5Dissatisfaction with democracy is common in EuropeMany Europeans are dissatisfied with the way democracy is working, but there is considerable variation by country. Those living in Sweden are the most positive about the state of democracy in their country (72% satisfied). Majorities in the Netherlands, Poland, Germany, Lithuania and the Czech Republic are also satisfied.

On the other hand, roughly two-thirds or more in Greece, Bulgaria, the UK, Italy and Spain are not satisfied with the state of democracy in their country. Russians and Ukrainians are also less than happy with how democracy is working in their respective countries.

Most across Europe are skeptical that elected officials care what people like them think, but they also say that voting gives people a say in how government works.

6While public attitudes toward individual leaders are mixed, Europeans express the most confidence in Germany’s Angela Merkel. Across 14 EU countries, a median of 57% express confidence in Merkel’s ability to do the right thing regarding world affairs. Views of French President Emmanuel Macron are more mixed, while Russian President Vladimir Putin and Hungarian Prime Minister Viktor Orban get generally negative reviews from people on the continent.

Merkel garners more confidence than other European leaders

7Younger generations give more value to internet freedom than older generations doYoung people across Europe differ from their elders on a number of key questions, including whether children in the future will be better off financially than their parents, whether they are satisfied with the overall direction of their country and whether they value the ability of people to use the internet without government censorship.

In almost every country surveyed, for example, people ages 18 to 34 are more likely than those 60 and older to say internet freedom is very important to them.

8Homosexuality more accepted in Western EuropeWestern Europeans are more likely than those in Central and Eastern Europe to say homosexuality should be accepted by society. Across the countries surveyed, acceptance of homosexuality is highest in Sweden (94%) and lowest in Russia and Ukraine (14%).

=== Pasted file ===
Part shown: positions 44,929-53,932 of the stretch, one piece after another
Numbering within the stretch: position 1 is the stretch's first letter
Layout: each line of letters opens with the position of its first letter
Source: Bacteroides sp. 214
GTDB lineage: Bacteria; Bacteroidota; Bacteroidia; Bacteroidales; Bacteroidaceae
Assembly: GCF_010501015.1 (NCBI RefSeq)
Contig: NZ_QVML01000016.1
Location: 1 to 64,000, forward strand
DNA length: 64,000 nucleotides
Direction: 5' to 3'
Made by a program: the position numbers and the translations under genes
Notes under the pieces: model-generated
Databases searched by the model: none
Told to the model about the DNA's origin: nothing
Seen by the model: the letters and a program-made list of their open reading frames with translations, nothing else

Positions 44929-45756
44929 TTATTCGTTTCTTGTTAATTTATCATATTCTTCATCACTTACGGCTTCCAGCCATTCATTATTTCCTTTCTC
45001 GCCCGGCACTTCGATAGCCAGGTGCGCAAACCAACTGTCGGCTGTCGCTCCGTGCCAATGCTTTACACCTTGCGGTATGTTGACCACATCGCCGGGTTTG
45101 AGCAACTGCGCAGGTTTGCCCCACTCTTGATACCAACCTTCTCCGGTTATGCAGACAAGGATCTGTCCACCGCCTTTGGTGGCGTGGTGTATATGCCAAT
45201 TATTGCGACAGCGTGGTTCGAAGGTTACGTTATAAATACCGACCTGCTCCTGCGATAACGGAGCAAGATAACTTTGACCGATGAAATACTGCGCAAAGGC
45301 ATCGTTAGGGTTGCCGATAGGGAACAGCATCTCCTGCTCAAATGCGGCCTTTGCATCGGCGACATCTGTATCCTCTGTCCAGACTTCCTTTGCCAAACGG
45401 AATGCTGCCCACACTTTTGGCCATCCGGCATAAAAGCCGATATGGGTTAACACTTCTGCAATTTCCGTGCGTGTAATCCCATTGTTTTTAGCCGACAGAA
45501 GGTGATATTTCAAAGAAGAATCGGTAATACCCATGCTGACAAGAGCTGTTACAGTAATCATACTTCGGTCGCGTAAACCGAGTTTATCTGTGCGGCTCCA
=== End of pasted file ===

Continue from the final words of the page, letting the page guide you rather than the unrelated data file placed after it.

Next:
Similarly, those in Western Europe tend to be more favorable toward Muslims and Roma than people in Central and Eastern Europe.

9Widespread belief that gender equality is importantOverwhelming majorities say gender equality is important. Across all surveyed countries, around nine-in-ten adults or more say it is very or somewhat important that women have the same rights as men. Women are more likely than men, however, to view gender equality as very important in most countries.

Meanwhile, most Europeans view an egalitarian marriage – one in which both the husband and wife work – as a more satisfying way of life. Most Europeans do not think men have more right to a job than women in tough economic times, though notable shares of the public do express this opinion in many Central and Eastern European countries.

10Only six of 59 political parties included in the survey receive favorable ratings from half or more of their country’s population. Three of those parties are in the Netherlands, where satisfaction with democracy is especially high. Across the entire survey, the best rated party is Alliance 90/The Greens in Germany (63% favorable ratings). The lowest rated party is Golden Dawn (XA), a far right-wing party in Greece (7% favorable).

Few political parties in Western Europe seen favorably by more than half

Note: See full topline results and methodology.

Jacob Poushter  is an associate director focusing on global attitudes at Pew Research Center.